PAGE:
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Operational Amplifiers

What is an Op-Amp?
An operational amplifier, or
op-amp, is a very high gain
differential amplifier with high
input impedance and low
output impedance.
Typical uses of the
operational amplifier are to
provide voltage amplitude
changes (amplitude and
polarity), oscillators, filter
circuits, and many types of
instrumentation circuits.

Single-Ended Input
Single-ended input
operation results when the
input signal is connected to
one input with the other
input connected to ground.

Double-Ended Operation

Double-Ended Output

Common-Mode Operation
When the same input
signals are applied to both
inputs, common-mode
operation results
When the same input
signals are applied to both
inputs, common-mode
operation results

Common-Mode Rejection
A significant feature of a
differential connection is
that the signals that are
opposite at the inputs are
highly amplified, whereas
those that are common to
the two inputs are only
slightly amplifiedthe
overall operation being to
amplify the difference
signal while rejecting the
common signal at the two

Differential Amplifier Circuit

Differential Amplifier Circuit

A number of input signal
combinations are possible:
If an input signal is applied to
either input with the other input
connected to ground, the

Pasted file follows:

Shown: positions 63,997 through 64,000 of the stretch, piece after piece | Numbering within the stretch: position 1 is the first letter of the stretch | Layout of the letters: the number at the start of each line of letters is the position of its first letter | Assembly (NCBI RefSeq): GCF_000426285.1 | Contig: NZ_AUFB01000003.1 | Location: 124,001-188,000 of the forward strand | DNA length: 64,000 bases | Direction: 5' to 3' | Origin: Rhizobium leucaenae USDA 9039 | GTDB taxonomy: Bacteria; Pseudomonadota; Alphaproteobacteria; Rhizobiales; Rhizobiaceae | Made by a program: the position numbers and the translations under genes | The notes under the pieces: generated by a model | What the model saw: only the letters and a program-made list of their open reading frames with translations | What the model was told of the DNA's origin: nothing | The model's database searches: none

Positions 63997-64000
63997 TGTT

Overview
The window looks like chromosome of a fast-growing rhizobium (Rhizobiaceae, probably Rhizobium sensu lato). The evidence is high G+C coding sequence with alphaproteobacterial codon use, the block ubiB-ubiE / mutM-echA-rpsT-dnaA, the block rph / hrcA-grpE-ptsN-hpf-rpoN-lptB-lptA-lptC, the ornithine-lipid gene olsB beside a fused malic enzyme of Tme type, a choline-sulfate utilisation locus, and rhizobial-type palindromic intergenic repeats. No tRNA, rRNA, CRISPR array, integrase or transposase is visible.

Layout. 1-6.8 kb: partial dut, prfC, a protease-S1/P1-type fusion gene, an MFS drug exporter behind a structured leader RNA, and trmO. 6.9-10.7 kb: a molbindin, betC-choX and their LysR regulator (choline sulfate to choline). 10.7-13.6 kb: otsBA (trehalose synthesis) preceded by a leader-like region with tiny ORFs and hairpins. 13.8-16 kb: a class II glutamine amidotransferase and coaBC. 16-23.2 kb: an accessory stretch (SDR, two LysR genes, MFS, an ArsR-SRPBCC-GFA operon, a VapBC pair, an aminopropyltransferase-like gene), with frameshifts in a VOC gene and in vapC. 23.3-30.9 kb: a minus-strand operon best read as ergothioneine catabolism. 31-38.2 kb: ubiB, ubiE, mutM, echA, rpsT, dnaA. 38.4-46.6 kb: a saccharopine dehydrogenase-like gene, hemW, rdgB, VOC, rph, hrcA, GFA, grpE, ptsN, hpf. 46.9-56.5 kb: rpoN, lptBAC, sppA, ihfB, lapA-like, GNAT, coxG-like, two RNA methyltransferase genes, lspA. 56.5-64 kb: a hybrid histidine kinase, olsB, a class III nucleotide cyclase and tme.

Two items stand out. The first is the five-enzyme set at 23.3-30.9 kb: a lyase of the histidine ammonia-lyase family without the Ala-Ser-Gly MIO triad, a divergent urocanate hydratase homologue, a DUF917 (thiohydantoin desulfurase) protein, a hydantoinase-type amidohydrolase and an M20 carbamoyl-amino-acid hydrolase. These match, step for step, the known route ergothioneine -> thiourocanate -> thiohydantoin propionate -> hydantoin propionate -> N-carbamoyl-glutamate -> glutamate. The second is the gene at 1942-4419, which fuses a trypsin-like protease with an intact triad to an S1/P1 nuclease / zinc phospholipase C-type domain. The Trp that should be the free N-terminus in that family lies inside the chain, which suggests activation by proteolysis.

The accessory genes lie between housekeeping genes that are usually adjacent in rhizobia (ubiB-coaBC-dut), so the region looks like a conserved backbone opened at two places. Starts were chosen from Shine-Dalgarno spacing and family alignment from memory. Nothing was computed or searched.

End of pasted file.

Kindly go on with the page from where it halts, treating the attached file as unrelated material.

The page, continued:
operation is referred to as singleended.
If two opposite-polarity input
signals are applied, the operation
is referred to as double-ended.
If the same input is applied to
both inputs, the operation is
called common-mode.

Differential Amplifier Circuit

DC Bias

Calculate the dc voltages and currents in the circuit

Calculate the single-ended output voltage Vo1 for the

AC Operation of the Circuit

Single-Ended AC Voltage

Double-Ended AC Voltage Gain

Vd = Vi1 Vi2

Common-Mode Operation

Calculate the common-mode gain for the amplifier

Calculate the common-mode gain for the differential

Op-Amp Basics
An operational amplifier is a
very high gain amplifier
having very high input
impedance (typically a few
megaohms) and low output
impedance (less than 100
The basic circuit is made
using a difference amplifier
having two inputs (plus and
minus) and at least one

Basic Op-Amp
The circuit shown provides
operation as a constant-gain
multiplier. An input signal V 1 is
applied through resistor R1 to the
minus input. The output is then
connected back to the same minus
input through resistor Rf. The plus
input is connected to ground. Since
the signal V1 is essentially applied
to the minus input, the resulting
output is opposite in phase to the
input signal.

Unity Gain
If Rf = R1, the gain is

so that the circuit provides a

unity voltage gain with 180
phase inversion. If R f is
exactly R1, the voltage gain
is exactly 1.

Constant-Magnitude Gain

If R f is some multiple of R 1,
the overall amplifier gain is a
constant. For example, if Rf
=10R1, then

and the circuit provides a

voltage gain of exactly 10
along with a 180 phase
inversion from the input signal

Practical Op-Amp Circuits

Inverting Amplifier
The most widely used
constant-gain amplifier
circuit is the inverting

Non-inverting Amplifier

Unity Follower

Summing Amplifier